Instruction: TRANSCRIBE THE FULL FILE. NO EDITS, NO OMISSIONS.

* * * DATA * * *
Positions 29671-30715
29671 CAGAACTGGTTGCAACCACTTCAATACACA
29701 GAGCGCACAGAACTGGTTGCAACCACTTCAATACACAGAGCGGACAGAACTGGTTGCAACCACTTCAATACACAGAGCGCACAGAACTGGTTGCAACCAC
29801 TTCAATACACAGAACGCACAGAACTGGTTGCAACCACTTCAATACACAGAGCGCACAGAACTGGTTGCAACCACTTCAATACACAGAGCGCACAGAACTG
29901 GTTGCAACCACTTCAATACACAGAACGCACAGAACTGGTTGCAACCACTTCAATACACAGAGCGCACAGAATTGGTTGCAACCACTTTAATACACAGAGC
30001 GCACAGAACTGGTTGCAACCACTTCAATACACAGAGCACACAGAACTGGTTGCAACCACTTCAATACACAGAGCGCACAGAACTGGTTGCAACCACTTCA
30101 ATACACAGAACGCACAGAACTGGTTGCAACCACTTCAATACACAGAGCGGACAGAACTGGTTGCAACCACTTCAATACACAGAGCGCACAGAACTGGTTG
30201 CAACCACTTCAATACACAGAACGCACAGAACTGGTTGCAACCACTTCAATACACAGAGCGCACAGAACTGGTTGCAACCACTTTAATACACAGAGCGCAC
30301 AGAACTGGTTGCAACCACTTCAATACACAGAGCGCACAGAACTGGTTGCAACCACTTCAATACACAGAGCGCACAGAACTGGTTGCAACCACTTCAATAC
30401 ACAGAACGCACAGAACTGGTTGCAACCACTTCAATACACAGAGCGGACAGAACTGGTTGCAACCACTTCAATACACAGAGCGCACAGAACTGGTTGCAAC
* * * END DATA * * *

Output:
Positions 29671-30715
29671 CAGAACTGGTTGCAACCACTTCAATACACA
29701 GAGCGCACAGAACTGGTTGCAACCACTTCAATACACAGAGCGGACAGAACTGGTTGCAACCACTTCAATACACAGAGCGCACAGAACTGGTTGCAACCAC
29801 TTCAATACACAGAACGCACAGAACTGGTTGCAACCACTTCAATACACAGAGCGCACAGAACTGGTTGCAACCACTTCAATACACAGAGCGCACAGAACTG
29901 GTTGCAACCACTTCAATACACAGAACGCACAGAACTGGTTGCAACCACTTCAATACACAGAGCGCACAGAATTGGTTGCAACCACTTTAATACACAGAGC
30001 GCACAGAACTGGTTGCAACCACTTCAATACACAGAGCACACAGAACTGGTTGCAACCACTTCAATACACAGAGCGCACAGAACTGGTTGCAACCACTTCA
30101 ATACACAGAACGCACAGAACTGGTTGCAACCACTTCAATACACAGAGCGGACAGAACTGGTTGCAACCACTTCAATACACAGAGCGCACAGAACTGGTTG
30201 CAACCACTTCAATACACAGAACGCACAGAACTGGTTGCAACCACTTCAATACACAGAGCGCACAGAACTGGTTGCAACCACTTTAATACACAGAGCGCAC
30301 AGAACTGGTTGCAACCACTTCAATACACAGAGCGCACAGAACTGGTTGCAACCACTTCAATACACAGAGCGCACAGAACTGGTTGCAACCACTTCAATAC
30401 ACAGAACGCACAGAACTGGTTGCAACCACTTCAATACACAGAGCGGACAGAACTGGTTGCAACCACTTCAATACACAGAGCGCACAGAACTGGTTGCAAC